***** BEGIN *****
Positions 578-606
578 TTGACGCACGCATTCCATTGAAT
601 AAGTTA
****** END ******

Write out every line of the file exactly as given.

Positions 578-606
578 TTGACGCACGCATTCCATTGAAT
601 AAGTTA